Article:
Cracking the Facebook Developer Interview (1/2)

The views expressed below are mine and mine only! I’ve learned a lot through other engineers sharing their interview experiences. Maybe someone can learn something from mine.

Ever since my friends/colleagues heard that I joined Facebook, there’s been a common theme around the questions that I’ve been asked:

  • “Did Facebook reach out to you for an interview?”
  • “How were the interviews like?”
  • “How many interviews were there?”
  • “How did you prepare?”

I wanted to answer these questions in one long post but I decided to cut this out into two pieces with tips sprinkled in:

  • [Part 1] Getting the interview call + Passing the Phone Screens
  • [Part 2] The Dreaded Onsite

How did I end up getting an interview call from Facebook?

Well, I’ve my 6-month co-op at Apple to thank for. When I was in my final semester (Spring 2017), I applied to all the Big Ns and ton of medium-sized and small startups. Sure enough, I had a university recruiter at Facebook reach out to me. The initial recruiter screening mostly centered around my internship (ignoring my side-projects and other past experiences) helping me draw a strong conclusion on why I got selected.

The interview process is divided into two stages i.e. phone screens and a final onsite round. Number of phone-screens can vary based on your performance.

The date for the initial phone-screen was chosen and I started studying. I half-assed a ridiculously optimistic study plan (completing CTCI and ~50 Leetcode questions) and I failed the interview. Failed because I couldn’t complete an absurdly easy Linked List question. Looking back, I was extremely fearful of failing and making me a fool of myself in front of the interviewer. Scared that I might get asked the one question I skipped, or failing to answer something trivial that every CS student must know.

Fast-forward to one afternoon in July 2018, I receive an email from a different Facebook recruiter this time hiring for iOS engineers.

We schedule an initial call which surprisingly included a 5-question iOS quiz that I was not prepared for. Luckily, I managed to answer all of them correctly proceeding towards the phone screen.

This time around, I was serious. I created a quick list of questions and books that I wanted to tackle before the phone-screen and decided to go all in. I didn’t want to bow out this time because of my inability to answer a Linked List question. This was an extremely intense month for me as I had to juggle work and my interview prep. I did very little socializing during this time and concentrated solely to getting onto the onsite round. I completed almost all Leetcode Easy and Medium questions asked for FB. I researched the company values and had my post-interview questions prepared.

My body was ready.

Facebook phone screens have a typical format that the interviewer will walk you through. The first 5 minutes are for small-talk, while the last 10 minutes are reserved for questions for the interviewer. The 45-mins in between are to solve 2 coding questions that test your algorithm and data-structure knowledge.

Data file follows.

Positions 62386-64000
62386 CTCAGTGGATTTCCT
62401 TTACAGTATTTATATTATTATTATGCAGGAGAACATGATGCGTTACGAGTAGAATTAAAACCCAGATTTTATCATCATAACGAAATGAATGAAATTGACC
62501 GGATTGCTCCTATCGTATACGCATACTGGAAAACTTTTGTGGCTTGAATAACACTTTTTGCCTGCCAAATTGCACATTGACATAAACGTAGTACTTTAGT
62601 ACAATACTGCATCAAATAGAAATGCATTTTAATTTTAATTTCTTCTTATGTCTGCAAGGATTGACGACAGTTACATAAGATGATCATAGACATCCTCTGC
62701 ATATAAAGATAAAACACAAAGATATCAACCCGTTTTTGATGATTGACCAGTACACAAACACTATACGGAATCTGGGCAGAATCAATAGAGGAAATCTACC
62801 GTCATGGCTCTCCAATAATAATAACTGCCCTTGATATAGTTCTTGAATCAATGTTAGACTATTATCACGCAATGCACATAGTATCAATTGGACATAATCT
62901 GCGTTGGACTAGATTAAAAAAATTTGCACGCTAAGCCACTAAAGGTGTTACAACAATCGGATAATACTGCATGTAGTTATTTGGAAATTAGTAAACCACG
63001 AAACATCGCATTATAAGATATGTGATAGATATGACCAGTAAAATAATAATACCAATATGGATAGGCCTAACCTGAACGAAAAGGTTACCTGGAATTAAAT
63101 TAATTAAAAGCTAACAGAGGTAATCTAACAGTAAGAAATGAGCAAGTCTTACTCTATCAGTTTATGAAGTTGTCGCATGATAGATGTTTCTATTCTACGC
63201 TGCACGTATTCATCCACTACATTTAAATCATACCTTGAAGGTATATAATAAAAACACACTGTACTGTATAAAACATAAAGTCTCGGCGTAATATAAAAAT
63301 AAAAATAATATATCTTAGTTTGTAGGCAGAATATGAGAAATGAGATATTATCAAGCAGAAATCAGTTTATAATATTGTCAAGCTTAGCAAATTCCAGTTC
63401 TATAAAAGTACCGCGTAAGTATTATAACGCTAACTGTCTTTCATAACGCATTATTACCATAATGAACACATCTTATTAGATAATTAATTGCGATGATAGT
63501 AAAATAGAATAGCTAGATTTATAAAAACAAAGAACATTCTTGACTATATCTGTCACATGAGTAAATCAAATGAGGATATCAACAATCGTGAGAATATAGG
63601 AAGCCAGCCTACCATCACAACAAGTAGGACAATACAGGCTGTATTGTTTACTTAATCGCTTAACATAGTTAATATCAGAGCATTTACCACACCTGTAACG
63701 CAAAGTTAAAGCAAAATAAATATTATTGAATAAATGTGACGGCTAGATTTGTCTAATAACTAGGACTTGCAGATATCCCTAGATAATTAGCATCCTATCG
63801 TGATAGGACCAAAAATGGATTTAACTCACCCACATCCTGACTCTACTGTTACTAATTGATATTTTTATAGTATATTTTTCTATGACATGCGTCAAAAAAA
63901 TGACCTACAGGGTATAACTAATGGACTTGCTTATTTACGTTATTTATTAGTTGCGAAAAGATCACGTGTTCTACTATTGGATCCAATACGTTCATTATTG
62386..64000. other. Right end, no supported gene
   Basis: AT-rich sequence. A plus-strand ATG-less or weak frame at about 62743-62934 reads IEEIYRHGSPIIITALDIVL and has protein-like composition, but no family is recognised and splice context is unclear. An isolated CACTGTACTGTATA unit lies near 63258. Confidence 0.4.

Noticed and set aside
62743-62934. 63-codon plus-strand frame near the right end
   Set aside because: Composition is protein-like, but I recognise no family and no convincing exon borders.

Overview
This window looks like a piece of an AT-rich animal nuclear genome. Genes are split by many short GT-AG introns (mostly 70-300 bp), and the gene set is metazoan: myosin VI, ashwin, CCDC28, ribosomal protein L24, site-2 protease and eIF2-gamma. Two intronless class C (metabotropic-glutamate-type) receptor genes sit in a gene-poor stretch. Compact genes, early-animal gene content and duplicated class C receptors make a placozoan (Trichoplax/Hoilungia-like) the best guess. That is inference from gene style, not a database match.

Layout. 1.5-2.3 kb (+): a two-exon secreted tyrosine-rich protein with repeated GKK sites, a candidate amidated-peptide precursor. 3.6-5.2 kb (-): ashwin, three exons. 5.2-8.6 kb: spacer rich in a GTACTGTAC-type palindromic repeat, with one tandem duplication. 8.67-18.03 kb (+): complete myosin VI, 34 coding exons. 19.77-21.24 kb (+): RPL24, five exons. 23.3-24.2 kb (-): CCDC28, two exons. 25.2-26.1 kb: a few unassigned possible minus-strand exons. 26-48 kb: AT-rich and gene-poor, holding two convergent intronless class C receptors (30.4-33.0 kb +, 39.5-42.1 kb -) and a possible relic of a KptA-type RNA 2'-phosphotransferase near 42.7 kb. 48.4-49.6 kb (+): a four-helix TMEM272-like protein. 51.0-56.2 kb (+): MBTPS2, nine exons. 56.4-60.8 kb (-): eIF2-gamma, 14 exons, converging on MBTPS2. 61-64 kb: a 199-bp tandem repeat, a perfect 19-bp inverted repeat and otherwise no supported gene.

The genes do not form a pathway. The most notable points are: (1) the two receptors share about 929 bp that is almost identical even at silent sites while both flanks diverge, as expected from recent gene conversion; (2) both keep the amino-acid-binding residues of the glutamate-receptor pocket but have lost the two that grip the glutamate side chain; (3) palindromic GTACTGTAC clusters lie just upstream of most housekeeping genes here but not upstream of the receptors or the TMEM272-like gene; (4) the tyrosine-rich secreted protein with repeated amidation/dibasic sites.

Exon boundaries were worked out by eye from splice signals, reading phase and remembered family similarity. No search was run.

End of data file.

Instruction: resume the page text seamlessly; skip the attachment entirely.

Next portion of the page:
Unlike the last time, I was better prepared and passed my phone-screens fairly easily. Here are a few things that helped me immensely in my prep:

  • Practice, practice and practice
    • The first thing I always did in the morning was going through the problems that I did the day before to ensure I’ve thoroughly understood the solution.
    • I always wrote out my solutions in Sublime Text (with auto-complete disabled) before submitting it to Leetcode. This was to mimic the phone-screen environment.
  • Test cases
    • Always come-up with a good passable test-case and 2-3 edge case inputs. After you complete coding your solution, make sure it works against those test-cases.
  • Explain your process
    • Don’t start coding the brute-force solution right away. Explain the brute-force solution and ask the interviewer if he’s happy with it or if he’s looking for something optimized. In most cases, interviewers won’t ask you to code the brute-force solution.
  • Mock Interviews
    • There are many websites that offer free peer-to-peer platform for tech interview practice. You are anonymously paired with another techie where you solve one interview question in the first 30 minutes and play the role of an interviewer for the next 30 mins.
    • The great thing about mock interviews is that you get to play both roles (interviewee and interviewer). As an interviewer, I came across few engineers with amazing interviewing skills (which I happily borrowed). Most good engineers never started coding straight-away spending the first few minutes communicating their thought process and writing pseudo-code in the code editor explaining how they plan to go about the problem.
    • I completed ~18 interviews on Pramp and a few more on other websites. I focused a lot on quality over quantity of mock interviews and it helped make me a lot less nervous when the actual phone screens came about.
  • Prepare good post-interview questions:
    • Asking good questions post the interview leaves a good impression. Be sure to read the engineering blog-posts, open-source projects and try and ask questions in their allotted time.

In my next post, I’ll give out more details about my on-site experience and share a few do’s and don’t. Bye!